Today’s post comes from multi-species angler and writer Ashley Rae of SheLovesToFish.com.
One of the most beautiful bodies of water I have visited during my fishing trips so far is the French River.
This river is unique. The French River is made up of a massive network of interlocking channels that wind through the rock face of the Canadian Shield. To top it all off, it’s surrounded by the stunning rugged landscape of French River Provincial Park.
Beginning at Lake Nipissing, it flows 105 km southwest emptying into Georgian Bay on Lake Huron.
The French River is Canada’s first heritage river. As a result, the area is protected from future development. This preserves its spectacular natural beauty.
I obviously love it here, but I haven’t told you about the fishing yet!
fishing for the french
The French River is home to a wide variety of species including Muskie, Walleye, Largemouth Bass, Smallmouth Bass, Northern Pike and many more.
I have visited here twice in the last two years and each experience was memorable.
Last year, while visiting my fishing buddy Eric, we explored the upper section of the river for a variety of species. We brought our Muskie gear with high hopes.
Eric cast a big Muskie tail and hooked a fish on the first few casts. As he cast me toward the net, the fish rolled across the surface confirming that it was indeed an elusive Muskie.
Unfortunately during the battle the fish became unbuckled. Excited to see a Muskie from the start, we were hoping to get another chance to see one of these beautiful toothy creatures.
We focused on targeting Muskie for the rest of our visit. While we didn’t see any more activity, I caught a nice walleye on a big bait (called a Storm Jointed Flatstick).
We then changed course focusing on bass, fishing for both smallmouth and largemouth, and even some northern pike as well.
Although Eric’s Muskie didn’t make it to the boat, we both promised to visit the French River again. We certainly had a great time capturing a variety of species in such a beautiful environment.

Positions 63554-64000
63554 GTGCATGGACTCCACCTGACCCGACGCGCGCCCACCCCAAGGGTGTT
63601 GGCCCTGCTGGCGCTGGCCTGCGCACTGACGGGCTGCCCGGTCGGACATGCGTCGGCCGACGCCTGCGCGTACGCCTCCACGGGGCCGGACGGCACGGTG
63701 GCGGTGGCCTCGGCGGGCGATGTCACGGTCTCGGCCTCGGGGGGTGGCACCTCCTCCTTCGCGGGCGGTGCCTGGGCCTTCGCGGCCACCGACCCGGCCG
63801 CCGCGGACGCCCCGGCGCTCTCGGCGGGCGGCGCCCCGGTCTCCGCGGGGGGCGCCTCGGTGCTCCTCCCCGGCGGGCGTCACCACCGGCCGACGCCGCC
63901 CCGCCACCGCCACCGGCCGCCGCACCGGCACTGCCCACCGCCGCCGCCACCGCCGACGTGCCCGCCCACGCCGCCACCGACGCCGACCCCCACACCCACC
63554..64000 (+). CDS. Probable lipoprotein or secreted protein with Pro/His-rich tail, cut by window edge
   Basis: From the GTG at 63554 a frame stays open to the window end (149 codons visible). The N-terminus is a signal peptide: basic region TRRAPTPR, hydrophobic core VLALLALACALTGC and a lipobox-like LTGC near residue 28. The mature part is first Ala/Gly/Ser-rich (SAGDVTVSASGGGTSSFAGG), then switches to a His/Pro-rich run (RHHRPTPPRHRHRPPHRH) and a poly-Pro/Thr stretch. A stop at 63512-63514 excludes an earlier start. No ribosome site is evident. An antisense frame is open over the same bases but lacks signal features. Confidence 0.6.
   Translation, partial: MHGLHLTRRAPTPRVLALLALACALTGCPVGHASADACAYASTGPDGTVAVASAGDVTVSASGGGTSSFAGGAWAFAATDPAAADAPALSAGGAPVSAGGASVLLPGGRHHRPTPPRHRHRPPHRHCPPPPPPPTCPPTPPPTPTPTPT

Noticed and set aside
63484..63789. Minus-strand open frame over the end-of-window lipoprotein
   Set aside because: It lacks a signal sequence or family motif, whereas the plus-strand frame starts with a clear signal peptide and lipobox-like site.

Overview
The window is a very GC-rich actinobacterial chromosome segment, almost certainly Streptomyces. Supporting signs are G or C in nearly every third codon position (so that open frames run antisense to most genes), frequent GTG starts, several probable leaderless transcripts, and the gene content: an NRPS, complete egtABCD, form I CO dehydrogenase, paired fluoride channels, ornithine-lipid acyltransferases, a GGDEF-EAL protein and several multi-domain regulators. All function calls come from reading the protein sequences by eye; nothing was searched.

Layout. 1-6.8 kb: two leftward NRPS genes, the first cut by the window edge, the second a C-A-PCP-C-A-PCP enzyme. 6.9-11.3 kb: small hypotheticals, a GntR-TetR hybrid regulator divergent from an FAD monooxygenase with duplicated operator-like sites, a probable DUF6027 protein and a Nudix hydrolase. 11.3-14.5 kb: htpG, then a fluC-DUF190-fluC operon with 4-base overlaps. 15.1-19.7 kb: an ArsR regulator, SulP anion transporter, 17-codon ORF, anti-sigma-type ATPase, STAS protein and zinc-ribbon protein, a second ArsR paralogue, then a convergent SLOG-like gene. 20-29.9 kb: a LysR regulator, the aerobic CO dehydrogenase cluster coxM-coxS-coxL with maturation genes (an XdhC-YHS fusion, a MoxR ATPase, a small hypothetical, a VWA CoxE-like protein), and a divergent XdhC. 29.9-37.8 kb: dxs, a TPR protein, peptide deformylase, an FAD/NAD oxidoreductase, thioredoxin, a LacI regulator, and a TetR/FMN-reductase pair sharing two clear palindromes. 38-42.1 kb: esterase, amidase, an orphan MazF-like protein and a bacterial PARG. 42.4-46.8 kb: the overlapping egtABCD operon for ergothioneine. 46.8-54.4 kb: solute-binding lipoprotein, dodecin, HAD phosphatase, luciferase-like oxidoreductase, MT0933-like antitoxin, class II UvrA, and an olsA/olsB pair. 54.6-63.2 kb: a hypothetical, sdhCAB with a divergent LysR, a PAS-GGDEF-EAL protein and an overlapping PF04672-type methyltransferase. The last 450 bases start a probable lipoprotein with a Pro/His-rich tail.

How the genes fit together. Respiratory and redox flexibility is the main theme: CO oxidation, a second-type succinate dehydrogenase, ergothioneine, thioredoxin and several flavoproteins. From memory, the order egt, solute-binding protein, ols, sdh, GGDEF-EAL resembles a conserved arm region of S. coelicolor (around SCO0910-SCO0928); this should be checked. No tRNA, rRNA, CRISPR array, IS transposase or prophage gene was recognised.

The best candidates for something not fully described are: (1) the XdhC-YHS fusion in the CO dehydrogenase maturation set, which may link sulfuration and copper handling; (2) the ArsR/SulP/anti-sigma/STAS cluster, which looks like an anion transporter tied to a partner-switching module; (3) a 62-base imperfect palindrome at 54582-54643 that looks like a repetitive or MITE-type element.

This year we excitedly returned to the river and fished the lower section. Our experience was similar to last year, although this time I was the one who had some Muskie activity right away.
Casting a large ponytail around a submerged sandbar extending from an island, I had one of the largest Muskies I had ever seen follow my sword to the boat.
Without hesitation, I kept my lure in the water, extending my cast into a figure eight. The fish turned around and disappeared.
The excitement and adrenaline of seeing a fish this size is enough to get your heart rate up for a while afterwards. Moving along the sandbar, I had another follower with the same reaction.
Eric was next to follow in a big topwater (the Whopper Plopper), and he was also denied. We were impressed with how many Muskies we saw in a short time.
After Eric’s follow-up, he quickly switched to a gold and black bucktail, which turned out to be the right choice.
Making dreams come true
Just a few casts later, Eric had a fish! This time, his Muskie came to the boat and we were both ecstatic! A couple of quick photos and back to the river.
I was so excited that Eric got his French River Muskie, as I’m sure he had been dreaming about one since last year.
The French River was the last Muskie activity during our trip, but we were grateful nonetheless. You know we’ll be back for more!
It’s an amazing river to explore, and we had a lot of fun getting into some nice Northern Pike and some lower ones too.
We can’t wait until our next visit!